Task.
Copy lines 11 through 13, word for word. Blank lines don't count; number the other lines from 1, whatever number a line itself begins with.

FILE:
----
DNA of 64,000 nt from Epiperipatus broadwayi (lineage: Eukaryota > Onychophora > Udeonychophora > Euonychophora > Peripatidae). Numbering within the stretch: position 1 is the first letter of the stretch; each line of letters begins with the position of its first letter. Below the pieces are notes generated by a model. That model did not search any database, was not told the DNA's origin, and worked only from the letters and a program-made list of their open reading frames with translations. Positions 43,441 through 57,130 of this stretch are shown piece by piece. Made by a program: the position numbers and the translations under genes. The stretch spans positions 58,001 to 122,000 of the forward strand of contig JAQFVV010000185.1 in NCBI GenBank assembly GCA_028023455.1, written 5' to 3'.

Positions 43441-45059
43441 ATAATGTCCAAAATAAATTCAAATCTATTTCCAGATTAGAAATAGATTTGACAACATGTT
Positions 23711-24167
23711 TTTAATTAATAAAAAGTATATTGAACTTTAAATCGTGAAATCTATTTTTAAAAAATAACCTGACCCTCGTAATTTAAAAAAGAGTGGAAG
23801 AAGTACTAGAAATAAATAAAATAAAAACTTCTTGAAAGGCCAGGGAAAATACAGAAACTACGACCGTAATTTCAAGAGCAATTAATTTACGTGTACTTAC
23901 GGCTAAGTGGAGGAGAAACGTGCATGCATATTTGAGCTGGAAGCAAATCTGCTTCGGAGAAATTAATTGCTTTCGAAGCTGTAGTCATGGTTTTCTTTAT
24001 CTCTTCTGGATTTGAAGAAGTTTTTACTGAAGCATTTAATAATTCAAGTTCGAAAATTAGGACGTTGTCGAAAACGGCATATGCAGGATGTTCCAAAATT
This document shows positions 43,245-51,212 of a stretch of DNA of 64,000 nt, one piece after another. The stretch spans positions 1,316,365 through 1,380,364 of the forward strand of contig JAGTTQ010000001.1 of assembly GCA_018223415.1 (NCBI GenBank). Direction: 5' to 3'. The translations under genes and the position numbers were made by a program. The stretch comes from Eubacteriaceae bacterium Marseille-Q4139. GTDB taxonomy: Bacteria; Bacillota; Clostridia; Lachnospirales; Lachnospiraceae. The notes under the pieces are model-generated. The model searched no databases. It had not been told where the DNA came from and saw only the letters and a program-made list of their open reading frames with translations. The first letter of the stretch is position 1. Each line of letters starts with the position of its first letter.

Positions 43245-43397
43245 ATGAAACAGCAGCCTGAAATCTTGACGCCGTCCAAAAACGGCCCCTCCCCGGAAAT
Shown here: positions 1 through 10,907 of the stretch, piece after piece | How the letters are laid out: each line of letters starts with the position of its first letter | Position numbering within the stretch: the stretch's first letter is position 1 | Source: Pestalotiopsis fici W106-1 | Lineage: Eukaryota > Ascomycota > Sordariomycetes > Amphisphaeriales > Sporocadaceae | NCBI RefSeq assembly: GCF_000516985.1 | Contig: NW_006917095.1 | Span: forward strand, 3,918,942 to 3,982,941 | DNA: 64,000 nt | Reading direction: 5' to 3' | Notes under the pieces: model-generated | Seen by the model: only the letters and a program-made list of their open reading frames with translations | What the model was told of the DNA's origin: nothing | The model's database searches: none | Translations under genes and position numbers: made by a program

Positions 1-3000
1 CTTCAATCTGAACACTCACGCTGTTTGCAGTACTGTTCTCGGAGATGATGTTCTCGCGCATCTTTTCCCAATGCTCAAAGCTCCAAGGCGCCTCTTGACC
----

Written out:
43245 ATGAAACAGCAGCCTGAAATCTTGACGCCGTCCAAAAACGGCCCCTCCCCGGAAAT
Shown here: positions 1 through 10,907 of the stretch, piece after piece | How the letters are laid out: each line of letters starts with the position of its first letter | Position numbering within the stretch: the stretch's first letter is position 1 | Source: Pestalotiopsis fici W106-1 | Lineage: Eukaryota > Ascomycota > Sordariomycetes > Amphisphaeriales > Sporocadaceae | NCBI RefSeq assembly: GCF_000516985.1 | Contig: NW_006917095.1 | Span: forward strand, 3,918,942 to 3,982,941 | DNA: 64,000 nt | Reading direction: 5' to 3' | Notes under the pieces: model-generated | Seen by the model: only the letters and a program-made list of their open reading frames with translations | What the model was told of the DNA's origin: nothing | The model's database searches: none | Translations under genes and position numbers: made by a program

Positions 1-3000